Private William Lammy

Born: Unknown
Died: 18 March 1813 near Woodstock, New Brunswick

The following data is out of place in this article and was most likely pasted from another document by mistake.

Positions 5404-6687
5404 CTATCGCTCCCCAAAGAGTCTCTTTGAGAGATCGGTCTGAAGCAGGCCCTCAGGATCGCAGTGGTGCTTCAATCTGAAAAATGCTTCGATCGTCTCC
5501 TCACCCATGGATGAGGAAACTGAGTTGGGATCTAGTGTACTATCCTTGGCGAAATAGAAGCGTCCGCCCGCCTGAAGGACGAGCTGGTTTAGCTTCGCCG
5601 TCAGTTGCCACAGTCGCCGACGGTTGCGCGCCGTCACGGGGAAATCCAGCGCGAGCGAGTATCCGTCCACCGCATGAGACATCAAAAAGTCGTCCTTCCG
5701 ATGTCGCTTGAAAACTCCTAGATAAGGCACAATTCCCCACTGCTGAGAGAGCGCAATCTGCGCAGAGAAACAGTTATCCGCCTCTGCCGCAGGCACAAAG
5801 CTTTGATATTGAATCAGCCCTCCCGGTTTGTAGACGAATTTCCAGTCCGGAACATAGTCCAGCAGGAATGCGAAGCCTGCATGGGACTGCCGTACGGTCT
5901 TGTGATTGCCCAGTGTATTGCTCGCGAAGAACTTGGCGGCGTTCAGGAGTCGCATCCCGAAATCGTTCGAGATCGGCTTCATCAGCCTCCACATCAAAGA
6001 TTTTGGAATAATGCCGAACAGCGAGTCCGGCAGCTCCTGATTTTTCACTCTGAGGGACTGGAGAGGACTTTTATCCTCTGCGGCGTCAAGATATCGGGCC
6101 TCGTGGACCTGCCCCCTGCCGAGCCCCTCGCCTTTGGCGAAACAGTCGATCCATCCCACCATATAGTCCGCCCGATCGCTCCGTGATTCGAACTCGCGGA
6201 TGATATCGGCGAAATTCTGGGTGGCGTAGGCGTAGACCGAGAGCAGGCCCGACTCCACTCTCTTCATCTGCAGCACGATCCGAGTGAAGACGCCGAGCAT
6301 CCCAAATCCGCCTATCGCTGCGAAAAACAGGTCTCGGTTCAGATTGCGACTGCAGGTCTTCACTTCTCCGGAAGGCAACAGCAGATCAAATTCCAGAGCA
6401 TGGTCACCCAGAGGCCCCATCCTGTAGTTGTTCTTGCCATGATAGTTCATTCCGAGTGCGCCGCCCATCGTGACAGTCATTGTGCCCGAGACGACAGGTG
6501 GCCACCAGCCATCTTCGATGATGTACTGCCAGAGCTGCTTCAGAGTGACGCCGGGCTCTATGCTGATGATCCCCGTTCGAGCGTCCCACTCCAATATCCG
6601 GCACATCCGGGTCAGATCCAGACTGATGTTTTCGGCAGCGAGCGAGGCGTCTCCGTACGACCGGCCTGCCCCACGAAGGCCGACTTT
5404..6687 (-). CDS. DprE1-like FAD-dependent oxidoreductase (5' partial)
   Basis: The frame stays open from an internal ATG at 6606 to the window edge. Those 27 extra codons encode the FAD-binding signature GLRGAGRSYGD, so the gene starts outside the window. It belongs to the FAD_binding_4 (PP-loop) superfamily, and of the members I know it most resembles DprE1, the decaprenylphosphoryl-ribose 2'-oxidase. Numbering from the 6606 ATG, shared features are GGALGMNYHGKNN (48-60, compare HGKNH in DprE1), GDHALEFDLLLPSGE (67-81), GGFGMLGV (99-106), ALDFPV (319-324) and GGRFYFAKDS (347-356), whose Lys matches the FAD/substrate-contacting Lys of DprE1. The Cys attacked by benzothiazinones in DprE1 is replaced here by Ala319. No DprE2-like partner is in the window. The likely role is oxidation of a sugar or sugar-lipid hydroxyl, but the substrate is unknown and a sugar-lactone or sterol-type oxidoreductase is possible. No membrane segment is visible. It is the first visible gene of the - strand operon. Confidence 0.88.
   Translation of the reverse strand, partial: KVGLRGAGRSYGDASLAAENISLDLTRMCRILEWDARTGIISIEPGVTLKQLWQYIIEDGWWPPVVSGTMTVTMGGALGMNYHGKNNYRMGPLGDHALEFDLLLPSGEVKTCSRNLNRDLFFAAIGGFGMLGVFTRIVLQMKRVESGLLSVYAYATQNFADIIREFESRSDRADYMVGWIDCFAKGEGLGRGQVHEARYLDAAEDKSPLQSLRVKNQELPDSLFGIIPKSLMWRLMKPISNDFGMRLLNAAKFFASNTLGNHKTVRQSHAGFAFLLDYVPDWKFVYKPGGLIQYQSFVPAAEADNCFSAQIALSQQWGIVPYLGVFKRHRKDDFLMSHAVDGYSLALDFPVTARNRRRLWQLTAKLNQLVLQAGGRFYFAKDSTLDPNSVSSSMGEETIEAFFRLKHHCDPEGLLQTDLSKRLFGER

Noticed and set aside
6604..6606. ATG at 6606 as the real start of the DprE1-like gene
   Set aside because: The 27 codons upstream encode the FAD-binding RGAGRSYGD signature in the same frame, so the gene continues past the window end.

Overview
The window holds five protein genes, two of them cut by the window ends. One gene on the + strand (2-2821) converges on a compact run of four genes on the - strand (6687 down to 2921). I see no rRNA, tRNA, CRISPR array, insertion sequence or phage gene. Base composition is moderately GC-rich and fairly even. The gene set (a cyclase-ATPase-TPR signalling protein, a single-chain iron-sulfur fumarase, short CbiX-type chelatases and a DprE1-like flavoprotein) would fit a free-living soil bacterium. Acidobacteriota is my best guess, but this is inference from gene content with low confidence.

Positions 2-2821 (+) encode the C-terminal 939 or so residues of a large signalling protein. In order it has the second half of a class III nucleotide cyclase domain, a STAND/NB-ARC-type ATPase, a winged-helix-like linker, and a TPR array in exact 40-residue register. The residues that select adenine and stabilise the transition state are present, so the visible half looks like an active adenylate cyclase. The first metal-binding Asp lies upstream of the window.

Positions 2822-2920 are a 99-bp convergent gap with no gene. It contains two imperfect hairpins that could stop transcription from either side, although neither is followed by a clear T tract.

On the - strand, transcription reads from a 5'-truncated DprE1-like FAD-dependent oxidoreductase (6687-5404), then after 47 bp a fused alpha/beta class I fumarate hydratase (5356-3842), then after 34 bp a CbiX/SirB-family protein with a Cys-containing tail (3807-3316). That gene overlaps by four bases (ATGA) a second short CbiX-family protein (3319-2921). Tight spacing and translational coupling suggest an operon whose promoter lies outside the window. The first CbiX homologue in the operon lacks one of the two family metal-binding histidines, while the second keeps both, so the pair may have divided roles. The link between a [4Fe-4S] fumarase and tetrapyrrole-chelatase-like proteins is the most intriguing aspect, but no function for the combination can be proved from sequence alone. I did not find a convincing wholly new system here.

I am Private William Lammy. My name has also been recorded as Lamie or Lane. I joined New Brunswick’s 104th Regiment of Foot on 11 May 1811. I was one of close to 600 men who marched from Fredericton, New Brunswick to Kingston, Upper Canada (Ontario) to join the fighting in the War of 1812. Before leaving Fredericton, the strong healthy men who could make the march were separated from the older men and the boys (those younger than 16) who would probably not survive the rigours of the journey. These boys and older men were left behind to follow by ship in the spring of 1813 when the St. Lawrence River became free of ice and shipping resumed. This of course, is the reason we had to walk in the first place: normally extra troops would be brought in by ship along the St. Lawrence River, but by the time they realized they needed extra troops the St. Lawrence was frozen for the winter. They were going to need extra troops before the river thawed and since we were the closest regiment, we got the orders to march to Upper Canada. I was sick at the time of our departure, and I really should have been left behind but I was not. About four days into the march, my company stopped for the night at the home of Captain George Bull, of Bull’s Creek, just below Woodstock. We were sent to a few nearby homes and barns to sleep for the night. I went to sleep at Mr. Rogers’ place, which was next door to Captain Bull’s house. I got really sick that night and I died a few weeks later – I was not a very good house guest! Reverend F. Dibblee of Woodstock recorded in the parish register “March 17, 1813. Buried Lane, a soldier of the 104th, who was taken sick on the way to Canada and died at Mr. Rogers”. I was the only soldier of the 104th to die during the march, but I was definitely sick before we left.

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